Vance County School administrators couldn’t be reached for comment on Wednesday.

Here’s part of the message posted on the school district’s website:

Starting the week of January 21, minimum level means: one main dish, bread, two vegetables, one fruit and milk. No fresh produce will be included, except at elementary schools as part of the Fresh Fruit & Vegetable Program. This program will be decreased to two days each week. No bottled drinks (water and juice) will be available after the current inventory in stock is used. No ice cream will be available.

Harvey said she shared a memo from federal officials with school districts explaining that enough federal funding is available to support schools at normal levels “well into the month of March.”

The memo was signed by Cynthia Long, a deputy administrator of Child Nutrition Programs with the U.S. Department of Agriculture.

Long said the agency is aware of the concerns Food and Nutrition Services [FNS] customers have as a result of the government shutdown.

“To address such concerns, and ensure that programs can continue to operate without fear of disruption, FNS has provided State Agencies with additional available appropriated funding,” Long wrote.

Meanwhile, Harvey said North Carolina officials will continue to analyze data to determine possible options for LEAs if the government shutdown continues into February.

“We are communicating with school nutrition directors and other state and federal agencies, and we will be prepared to make recommendations during the first week of February,” Harvey said.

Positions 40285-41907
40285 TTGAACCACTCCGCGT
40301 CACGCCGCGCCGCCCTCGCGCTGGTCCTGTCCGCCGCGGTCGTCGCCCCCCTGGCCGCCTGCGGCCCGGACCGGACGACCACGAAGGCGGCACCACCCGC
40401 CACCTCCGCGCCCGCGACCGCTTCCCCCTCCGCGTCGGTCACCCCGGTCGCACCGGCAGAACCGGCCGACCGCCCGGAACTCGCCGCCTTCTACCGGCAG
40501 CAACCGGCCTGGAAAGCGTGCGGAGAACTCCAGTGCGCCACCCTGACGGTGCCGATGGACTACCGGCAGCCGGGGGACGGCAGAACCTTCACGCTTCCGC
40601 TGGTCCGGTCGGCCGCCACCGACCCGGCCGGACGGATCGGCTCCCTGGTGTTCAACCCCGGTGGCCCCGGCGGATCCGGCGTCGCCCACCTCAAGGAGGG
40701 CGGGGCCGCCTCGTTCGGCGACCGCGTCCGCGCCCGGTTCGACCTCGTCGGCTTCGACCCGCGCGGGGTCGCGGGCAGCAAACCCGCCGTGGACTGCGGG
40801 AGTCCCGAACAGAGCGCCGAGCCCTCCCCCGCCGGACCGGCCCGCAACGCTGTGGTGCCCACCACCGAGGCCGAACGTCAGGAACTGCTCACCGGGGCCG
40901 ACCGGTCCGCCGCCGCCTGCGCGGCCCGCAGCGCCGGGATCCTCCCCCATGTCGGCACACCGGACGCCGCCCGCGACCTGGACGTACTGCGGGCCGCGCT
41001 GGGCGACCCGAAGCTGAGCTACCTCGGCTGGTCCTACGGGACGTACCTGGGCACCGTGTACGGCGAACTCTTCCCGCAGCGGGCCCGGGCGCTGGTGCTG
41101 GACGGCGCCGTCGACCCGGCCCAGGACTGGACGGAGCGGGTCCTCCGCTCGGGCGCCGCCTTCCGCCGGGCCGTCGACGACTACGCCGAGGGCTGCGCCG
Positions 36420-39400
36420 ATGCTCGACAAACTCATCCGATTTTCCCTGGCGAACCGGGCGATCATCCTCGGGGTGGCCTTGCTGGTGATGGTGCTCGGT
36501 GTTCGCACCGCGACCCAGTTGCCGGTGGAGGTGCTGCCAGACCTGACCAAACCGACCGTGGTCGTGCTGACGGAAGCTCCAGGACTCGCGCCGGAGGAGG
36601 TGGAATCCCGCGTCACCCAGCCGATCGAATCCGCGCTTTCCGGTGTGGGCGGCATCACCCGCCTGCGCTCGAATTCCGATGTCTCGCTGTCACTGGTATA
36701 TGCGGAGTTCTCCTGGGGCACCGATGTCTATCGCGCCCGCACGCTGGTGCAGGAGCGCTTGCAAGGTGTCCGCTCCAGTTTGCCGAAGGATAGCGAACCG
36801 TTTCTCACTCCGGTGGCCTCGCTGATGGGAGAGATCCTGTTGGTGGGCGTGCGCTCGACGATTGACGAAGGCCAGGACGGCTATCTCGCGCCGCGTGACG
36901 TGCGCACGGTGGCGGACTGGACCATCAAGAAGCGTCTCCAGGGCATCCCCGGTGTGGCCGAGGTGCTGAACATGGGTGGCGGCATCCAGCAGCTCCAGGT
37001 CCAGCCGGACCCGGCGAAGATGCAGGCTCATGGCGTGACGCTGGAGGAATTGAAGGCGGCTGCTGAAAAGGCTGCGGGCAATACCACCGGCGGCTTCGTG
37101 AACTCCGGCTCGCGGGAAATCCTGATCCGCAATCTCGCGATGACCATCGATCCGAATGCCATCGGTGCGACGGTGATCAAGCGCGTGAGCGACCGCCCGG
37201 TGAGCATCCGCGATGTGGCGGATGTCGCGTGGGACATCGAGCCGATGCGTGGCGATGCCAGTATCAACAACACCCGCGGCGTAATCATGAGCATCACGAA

Education

Parent group ‘cautiously optimistic’ about new plan to reduce student testing

Reform advocates worry that A-F testing program for schools remains a big problem

Leaders of N.C. Families for School Testing Reform are “cautiously optimistic” about Superintendent Mark Johnson’s plan to reduce the amount of high stakes testing taking place in North Carolina Schools.

Susan Book told Policy Watch on Wednesday that she likes the part of Johnson’s plan that calls for reducing the amount of time students must sit for tests.

But she said other parts, such as the one calling for the use of technology to “personalize learning and eliminate testing,” is too vague.

“What does that look like?” Book asked. “We don’t understand that. It’s very vague at this point.”

Until testing is no longer tied to school letter grades, Book said it will continue to cause anxiety in parents, teachers and students.

“I really think some of it [Johnson’s plan] is meaningless if we don’t address the testing culture,” Book said. “We’re never going to get rid of that culture unless we address school grades.”

Since 2015, all North Carolina schools have received letter grades from A-F each year. A big chunk – 80 percent – of a school’s grade is tied to students’ performance on state tests. The other 20 percent of the grade is tied to how much academic growth students gained over one year of learning.

Suzanne Miller, also a leader of N.C. Families for School Testing Reform, said the organization hoped the superintendent would invite some of its members to help craft the plan.

“We feel parental input is important,” Miller said.

She said group’s goals are to reduce the overall amount of assessments, make sure assessments are fair and equitable for all students and ensure that testing results provide educators useful data that measures student growth.

Brad McMillen, the assistant superintendent for data, research and accountability for Wake County Public Schools, said Johnson’s plan looks like a good first step.

“The devil’s in the details, though,” McMillen said.

He said simply reducing the number of tests would help lower stress for students,  and also for school districts, which must mobilize hundreds of volunteers each year to serve as exam proctors.